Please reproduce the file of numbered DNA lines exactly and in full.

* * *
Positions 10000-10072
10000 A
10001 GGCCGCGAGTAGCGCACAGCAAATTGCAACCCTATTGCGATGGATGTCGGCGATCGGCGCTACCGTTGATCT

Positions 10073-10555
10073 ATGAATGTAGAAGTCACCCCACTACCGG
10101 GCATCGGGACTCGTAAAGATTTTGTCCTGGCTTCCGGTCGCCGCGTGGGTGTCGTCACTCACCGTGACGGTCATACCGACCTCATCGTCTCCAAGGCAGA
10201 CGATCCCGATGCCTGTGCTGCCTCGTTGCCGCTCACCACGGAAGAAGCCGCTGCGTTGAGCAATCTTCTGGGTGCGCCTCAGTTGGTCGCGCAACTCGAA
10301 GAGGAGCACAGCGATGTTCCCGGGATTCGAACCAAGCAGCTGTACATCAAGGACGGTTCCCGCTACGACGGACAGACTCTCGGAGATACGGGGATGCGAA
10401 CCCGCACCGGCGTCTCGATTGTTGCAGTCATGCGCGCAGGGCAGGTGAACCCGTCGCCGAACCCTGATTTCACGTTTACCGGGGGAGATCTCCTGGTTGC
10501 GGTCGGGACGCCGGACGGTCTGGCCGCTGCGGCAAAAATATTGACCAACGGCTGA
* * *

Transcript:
Positions 10000-10072
10000 A
10001 GGCCGCGAGTAGCGCACAGCAAATTGCAACCCTATTGCGATGGATGTCGGCGATCGGCGCTACCGTTGATCT

Positions 10073-10555
10073 ATGAATGTAGAAGTCACCCCACTACCGG
10101 GCATCGGGACTCGTAAAGATTTTGTCCTGGCTTCCGGTCGCCGCGTGGGTGTCGTCACTCACCGTGACGGTCATACCGACCTCATCGTCTCCAAGGCAGA
10201 CGATCCCGATGCCTGTGCTGCCTCGTTGCCGCTCACCACGGAAGAAGCCGCTGCGTTGAGCAATCTTCTGGGTGCGCCTCAGTTGGTCGCGCAACTCGAA
10301 GAGGAGCACAGCGATGTTCCCGGGATTCGAACCAAGCAGCTGTACATCAAGGACGGTTCCCGCTACGACGGACAGACTCTCGGAGATACGGGGATGCGAA
10401 CCCGCACCGGCGTCTCGATTGTTGCAGTCATGCGCGCAGGGCAGGTGAACCCGTCGCCGAACCCTGATTTCACGTTTACCGGGGGAGATCTCCTGGTTGC
10501 GGTCGGGACGCCGGACGGTCTGGCCGCTGCGGCAAAAATATTGACCAACGGCTGA